# Thread: bounds for marginal density

1. ## bounds for marginal density

$\displaystyle f(x, \ y) = \left\{ \begin{array}{rcl} e^{-(x+y)} & \mbox{for} & x>0, \ y>0 \\ 0 & \mbox{otherwise} \end{array}\right.$

find the marginal density for x

$\displaystyle f_1(x) = \int_0^y e^{-(x+y)} \ dy$

$\displaystyle f_1(x) = e^{-x}\int_0^y e^{-y} \ dy$

$\displaystyle f_1(x) = -e^{-(x+y)} \bigg{|}^y_0$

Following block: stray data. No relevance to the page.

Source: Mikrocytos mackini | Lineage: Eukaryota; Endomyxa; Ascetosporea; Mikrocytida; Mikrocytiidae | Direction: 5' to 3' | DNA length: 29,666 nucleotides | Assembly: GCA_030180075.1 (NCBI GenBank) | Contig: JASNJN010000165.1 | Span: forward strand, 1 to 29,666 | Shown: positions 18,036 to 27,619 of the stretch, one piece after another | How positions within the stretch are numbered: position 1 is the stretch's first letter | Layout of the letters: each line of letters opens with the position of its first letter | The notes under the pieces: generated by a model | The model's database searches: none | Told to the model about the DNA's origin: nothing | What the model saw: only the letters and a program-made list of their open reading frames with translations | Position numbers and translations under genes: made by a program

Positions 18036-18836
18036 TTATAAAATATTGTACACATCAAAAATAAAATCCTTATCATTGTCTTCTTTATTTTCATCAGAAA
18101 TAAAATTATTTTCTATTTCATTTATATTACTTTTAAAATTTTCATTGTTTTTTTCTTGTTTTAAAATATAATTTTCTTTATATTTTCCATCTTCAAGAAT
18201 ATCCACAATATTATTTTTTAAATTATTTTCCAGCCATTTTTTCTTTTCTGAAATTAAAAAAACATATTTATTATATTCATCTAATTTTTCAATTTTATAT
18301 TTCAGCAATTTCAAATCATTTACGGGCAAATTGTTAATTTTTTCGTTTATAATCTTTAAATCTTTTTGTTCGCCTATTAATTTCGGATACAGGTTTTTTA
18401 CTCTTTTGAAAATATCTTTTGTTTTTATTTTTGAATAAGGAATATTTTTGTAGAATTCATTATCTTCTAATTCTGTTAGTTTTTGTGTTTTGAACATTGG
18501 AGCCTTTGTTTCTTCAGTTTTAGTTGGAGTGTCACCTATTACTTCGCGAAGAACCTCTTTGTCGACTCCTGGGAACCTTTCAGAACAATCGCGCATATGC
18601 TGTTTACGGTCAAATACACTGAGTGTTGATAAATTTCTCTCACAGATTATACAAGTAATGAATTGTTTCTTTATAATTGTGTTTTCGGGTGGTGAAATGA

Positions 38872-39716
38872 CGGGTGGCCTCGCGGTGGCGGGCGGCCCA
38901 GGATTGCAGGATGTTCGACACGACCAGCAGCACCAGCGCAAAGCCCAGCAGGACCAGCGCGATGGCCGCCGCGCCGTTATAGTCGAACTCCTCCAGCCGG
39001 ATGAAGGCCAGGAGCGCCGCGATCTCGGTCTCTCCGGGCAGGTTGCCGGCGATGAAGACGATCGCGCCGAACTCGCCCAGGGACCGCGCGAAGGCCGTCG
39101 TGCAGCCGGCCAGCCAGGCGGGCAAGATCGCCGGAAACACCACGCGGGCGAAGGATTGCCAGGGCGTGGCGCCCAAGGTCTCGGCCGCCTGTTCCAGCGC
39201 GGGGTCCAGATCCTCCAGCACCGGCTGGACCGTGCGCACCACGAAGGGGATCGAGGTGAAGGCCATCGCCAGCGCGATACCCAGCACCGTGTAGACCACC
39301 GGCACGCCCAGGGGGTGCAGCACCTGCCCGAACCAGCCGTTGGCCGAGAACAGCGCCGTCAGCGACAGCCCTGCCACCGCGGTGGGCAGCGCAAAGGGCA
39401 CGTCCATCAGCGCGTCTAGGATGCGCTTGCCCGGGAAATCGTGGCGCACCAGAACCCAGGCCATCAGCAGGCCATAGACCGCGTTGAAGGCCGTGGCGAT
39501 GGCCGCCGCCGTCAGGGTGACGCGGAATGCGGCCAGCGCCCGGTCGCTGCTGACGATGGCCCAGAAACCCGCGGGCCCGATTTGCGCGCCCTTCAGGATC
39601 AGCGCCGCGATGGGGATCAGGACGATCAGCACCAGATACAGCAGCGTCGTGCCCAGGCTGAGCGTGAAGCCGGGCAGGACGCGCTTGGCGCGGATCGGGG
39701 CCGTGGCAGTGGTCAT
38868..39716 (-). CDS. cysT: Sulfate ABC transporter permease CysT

$\displaystyle f_1(x) = -e^{-(x+y)} + e^{-2x}$

yet the answer in the back of the book is:

$\displaystyle f_1(x) = e^{-x}$

which would imply that the bounds are $\displaystyle -\infty$ and 0 where we would have:

$\displaystyle f_1(x) ={\color{blue}\int_{-\infty}^0} e^{-(x+y)} \ dy$

2. Originally Posted by lllll
$\displaystyle f(x, \ y) = \left\{ \begin{array}{rcl} e^{-(x+y)} & \mbox{for} & x>0, \ y>0 \\ 0 & \mbox{otherwise} \end{array}\right.$

find the marginal density for x

$\displaystyle f_1(x) = \int_0^y e^{-(x+y)} \ dy$

[snip]
No, the marginal density of x is given by

$\displaystyle \int_0^\infty e^{-(x+y)} \, dy$